A General Assembly resolution proposed by the authority for Palestinian "non-member state" status "would have significant negative consequences, for the peace process itself, for the U.N. system, as well as our ability to maintain our significant financial support for the Palestinian Authority," a State Department memo leaked to British newspaper The Guardian said.
Palestinian statehood "can only be achieved via direct negotiations with the Israelis," said the memo, delivered to European representatives at the U.N. General Assembly in New York last week.
The message said the Obama administration was continuing to work toward a two-state solution to the Israeli-Palestinian conflict -- envisioning an independent Palestinian state alongside Israel -- and said "provocative, one-sided actions ... could undermine trust or otherwise distract from the pursuit of peace."
It pointed out non-member-state status would give the Palestinians access to U.N. institutions, including the International Criminal Court, which the memo said could have consequences for Israeli policies on its settlements in occupied territories, as well as the blockade of the Gaza Strip.
Israel says the blockade is needed to limit Palestinian rocket attacks from Gaza on its cities and to prevent the military wing of the Hamas Sunni Islamic political party that governs Gaza from obtaining weapons.
"We believe your government understands what is at stake here, and -- like us -- wants to avoid a collision [later on in the General Assembly] session," the memo said.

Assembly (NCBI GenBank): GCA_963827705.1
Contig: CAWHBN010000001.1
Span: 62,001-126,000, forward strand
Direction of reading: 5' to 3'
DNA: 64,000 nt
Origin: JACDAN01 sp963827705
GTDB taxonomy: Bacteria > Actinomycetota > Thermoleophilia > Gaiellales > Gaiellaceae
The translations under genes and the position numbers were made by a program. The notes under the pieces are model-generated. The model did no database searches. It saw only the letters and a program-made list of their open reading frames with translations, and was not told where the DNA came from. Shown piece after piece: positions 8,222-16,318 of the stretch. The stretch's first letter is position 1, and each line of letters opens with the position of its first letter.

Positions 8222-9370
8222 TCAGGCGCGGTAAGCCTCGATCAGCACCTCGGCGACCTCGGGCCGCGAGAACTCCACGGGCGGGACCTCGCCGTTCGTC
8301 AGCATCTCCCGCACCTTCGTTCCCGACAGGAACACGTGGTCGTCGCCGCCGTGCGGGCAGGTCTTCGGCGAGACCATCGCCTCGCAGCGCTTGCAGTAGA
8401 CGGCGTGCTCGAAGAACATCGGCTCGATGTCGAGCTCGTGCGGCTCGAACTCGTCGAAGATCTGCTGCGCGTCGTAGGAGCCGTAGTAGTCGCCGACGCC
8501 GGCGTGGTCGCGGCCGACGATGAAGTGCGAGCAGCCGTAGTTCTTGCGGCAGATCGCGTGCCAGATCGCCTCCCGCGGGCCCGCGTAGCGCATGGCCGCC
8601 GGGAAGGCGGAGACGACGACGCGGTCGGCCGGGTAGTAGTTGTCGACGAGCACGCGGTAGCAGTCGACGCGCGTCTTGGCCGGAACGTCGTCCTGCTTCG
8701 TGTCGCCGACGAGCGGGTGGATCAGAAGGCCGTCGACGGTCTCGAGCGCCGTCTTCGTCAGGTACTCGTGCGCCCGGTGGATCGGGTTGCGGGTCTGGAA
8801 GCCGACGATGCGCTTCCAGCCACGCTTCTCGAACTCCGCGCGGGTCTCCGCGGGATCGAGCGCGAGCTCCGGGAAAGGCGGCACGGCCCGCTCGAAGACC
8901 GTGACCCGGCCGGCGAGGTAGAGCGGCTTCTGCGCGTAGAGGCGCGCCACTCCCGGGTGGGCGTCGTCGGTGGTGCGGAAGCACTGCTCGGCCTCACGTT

"We hope you are willing to support our efforts," the memo said. "We would appreciate knowing where your government stands on this issue. We would also be interested in knowing whether you have been approached on this matter by Palestinian representatives."
The State Department declined to comment on the memo.
A European diplomat told The Guardian if the West seeks to persuade Palestinian President Mahmoud Abbas "not to pull the trigger, a serious alternative needs to be put on the table, and fast."
Another European diplomat criticized the PA for not engaging in "serious, high-level diplomacy" on the issue.
Some European countries expressed alarm that if Washington withdraws financial support for the authority, the debt-laden European Union would be called to fill the funding gap.
Palestinian legislator Hanan Ashwari, the first woman elected to the Palestinian National Council, called the memo "typical American behavior, but also overkill."
"It is ridiculous and unconscionable the way they put themselves at the service of Israel in such a blatant way," she told The Guardian. "This is tremendous American pressure and bias."
Saeb Erekat, the Palestinians' chief negotiator, said he hoped "the Europeans will follow their interests and choose peace over settlements."
He separately told reporters in his West Bank headquarters Sept. 20 the non-member-state resolution was a last-ditch effort to "preserve the two-state solution."
The Palestinian Authority plans to wait until after the Nov. 6 U.S. presidential election before pressing ahead for a vote on the resolution but hopes to have one by year's end, Palestinian officials said. Between now and then, it will begin drafting the resolution, they said.
Erekat said Sept. 20 the authority expected to win 150 to 170 votes of the General Assembly's 193 votes on the resolution. No country can veto a vote in the General Assembly, which is the only U.N. organ in which all member nations have equal representation.
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